Turbine’s High Temperature Triggered Tuesday STT Power Outage

Randolph Harley power plant.

A generating unit’s high temperature triggered a district-wide power outage on St. Thomas on Tuesday, according to the V.I. Water and Power Authority.

Generating Unit 25’s protection control system detected high temperatures at the power turbine. The unit performed as expected, by shutting down, to avoid extensive damage, WAPA officials said in a statement.

WAPA Chief Operating Officer of Electric Systems Clinton T. Hedrington, Jr. said Wednesday the high temperature indication, caused by a water injection pump failure, triggered the shutdown of the unit that resulted in the loss of Unit 26.

“Unit 26’s new fuel regulating valve performance has improved but the generator’s response to grid swings and surges is still not quite where it needs to be. Unit 23, a WAPA owned generator, was recently returned to service and will be dispatched more frequently until additional adjustments on Unit 26 are completed, and the unit is proven reliable,” Hedrington said.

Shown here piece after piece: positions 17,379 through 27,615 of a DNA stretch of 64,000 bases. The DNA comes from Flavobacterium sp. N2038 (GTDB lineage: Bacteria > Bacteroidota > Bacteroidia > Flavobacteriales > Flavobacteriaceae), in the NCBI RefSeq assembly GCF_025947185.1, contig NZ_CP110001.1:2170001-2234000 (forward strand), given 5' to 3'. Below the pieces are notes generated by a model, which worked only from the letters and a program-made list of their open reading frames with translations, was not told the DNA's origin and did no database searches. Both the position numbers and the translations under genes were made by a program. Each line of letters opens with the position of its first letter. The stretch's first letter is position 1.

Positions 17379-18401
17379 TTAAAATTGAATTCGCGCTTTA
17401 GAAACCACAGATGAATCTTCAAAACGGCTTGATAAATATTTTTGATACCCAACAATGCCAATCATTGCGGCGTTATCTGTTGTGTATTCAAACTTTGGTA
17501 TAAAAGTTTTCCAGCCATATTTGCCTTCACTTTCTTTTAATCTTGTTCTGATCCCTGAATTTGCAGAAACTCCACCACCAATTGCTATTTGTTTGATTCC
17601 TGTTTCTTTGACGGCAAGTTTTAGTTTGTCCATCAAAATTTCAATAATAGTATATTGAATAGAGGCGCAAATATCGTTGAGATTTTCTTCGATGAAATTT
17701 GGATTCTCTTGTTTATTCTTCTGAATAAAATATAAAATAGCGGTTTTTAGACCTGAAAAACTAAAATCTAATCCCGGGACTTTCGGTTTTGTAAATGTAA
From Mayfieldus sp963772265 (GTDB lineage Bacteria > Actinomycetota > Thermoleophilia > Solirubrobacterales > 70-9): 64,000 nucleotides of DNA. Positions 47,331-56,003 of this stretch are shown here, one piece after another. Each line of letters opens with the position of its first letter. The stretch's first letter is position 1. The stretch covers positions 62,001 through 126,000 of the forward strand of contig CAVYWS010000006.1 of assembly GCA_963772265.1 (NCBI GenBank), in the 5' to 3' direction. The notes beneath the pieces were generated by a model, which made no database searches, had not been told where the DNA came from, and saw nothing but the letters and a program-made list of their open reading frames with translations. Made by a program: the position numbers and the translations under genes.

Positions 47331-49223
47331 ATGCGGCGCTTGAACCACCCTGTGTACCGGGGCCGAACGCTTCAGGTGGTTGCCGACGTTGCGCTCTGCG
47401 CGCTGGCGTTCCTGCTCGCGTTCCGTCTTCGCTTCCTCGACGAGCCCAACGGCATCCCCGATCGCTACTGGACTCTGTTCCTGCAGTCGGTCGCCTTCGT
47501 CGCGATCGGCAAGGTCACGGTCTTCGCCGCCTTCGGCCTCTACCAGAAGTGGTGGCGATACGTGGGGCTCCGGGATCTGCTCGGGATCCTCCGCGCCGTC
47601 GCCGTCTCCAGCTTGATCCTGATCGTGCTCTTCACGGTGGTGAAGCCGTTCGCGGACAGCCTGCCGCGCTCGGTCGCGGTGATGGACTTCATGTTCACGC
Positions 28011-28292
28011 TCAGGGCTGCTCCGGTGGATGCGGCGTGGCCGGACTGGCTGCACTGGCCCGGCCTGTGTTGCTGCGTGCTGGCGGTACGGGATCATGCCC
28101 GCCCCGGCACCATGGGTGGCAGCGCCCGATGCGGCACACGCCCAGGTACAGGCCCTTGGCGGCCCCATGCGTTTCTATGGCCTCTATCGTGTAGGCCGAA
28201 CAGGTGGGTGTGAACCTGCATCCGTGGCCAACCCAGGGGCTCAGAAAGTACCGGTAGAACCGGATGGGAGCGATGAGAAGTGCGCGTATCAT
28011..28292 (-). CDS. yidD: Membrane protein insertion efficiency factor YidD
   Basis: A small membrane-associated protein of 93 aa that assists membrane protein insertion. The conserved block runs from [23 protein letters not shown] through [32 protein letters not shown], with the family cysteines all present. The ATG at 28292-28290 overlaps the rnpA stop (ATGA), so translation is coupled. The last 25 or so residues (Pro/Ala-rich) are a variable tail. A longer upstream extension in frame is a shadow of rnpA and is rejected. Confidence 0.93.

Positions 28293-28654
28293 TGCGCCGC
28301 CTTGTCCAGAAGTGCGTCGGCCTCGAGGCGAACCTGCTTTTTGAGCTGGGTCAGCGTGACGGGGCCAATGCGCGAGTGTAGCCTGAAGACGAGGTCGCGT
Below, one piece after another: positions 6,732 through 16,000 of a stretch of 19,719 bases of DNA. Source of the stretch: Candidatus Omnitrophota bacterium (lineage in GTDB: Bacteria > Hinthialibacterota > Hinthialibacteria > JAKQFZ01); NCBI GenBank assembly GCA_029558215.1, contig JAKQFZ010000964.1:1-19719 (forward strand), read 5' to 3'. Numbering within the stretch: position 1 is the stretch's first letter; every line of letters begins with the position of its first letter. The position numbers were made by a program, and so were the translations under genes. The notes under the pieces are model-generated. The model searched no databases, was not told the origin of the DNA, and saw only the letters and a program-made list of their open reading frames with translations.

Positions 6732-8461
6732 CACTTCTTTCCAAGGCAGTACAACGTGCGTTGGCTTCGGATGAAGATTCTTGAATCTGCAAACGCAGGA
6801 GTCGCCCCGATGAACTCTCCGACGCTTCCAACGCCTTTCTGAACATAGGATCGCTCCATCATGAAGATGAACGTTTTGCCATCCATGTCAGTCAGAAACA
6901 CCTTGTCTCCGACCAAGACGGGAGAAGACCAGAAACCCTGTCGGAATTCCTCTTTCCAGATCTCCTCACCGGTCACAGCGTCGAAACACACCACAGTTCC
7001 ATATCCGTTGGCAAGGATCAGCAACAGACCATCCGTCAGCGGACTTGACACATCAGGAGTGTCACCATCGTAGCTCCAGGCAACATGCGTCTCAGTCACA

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At the time of the outage, WAPA’s three propane-fired Wartsila generators were online, as were Units 25 and 26, a pair of rental units that utilize Number 2 oil (diesel) to generate electricity. The combined five units were generating more than 51 megawatts of electricity.

WAPA Executive Director Lawrence Kupfer said that in 2020, WAPA will use federal funding to purchase and install an additional 40 megawatts of propane-fired generation to the Randolph Harley power plant to provide more efficiently-produced, lower cost and reliable electric service to its customers.

“The next step in this process occurs later this week when WAPA receives bid packages in response to a previously issued Request for Proposals for the expanded generation capacity. WAPA’s efforts continue each day to build a more reliable, affordable and efficient electric system for the Virgin Islands.”

This is the first major St. Thomas outage since a series of severe outages earlier this summer, which WAPA officials believed were largely resolved by replacing fuel regulator valves.

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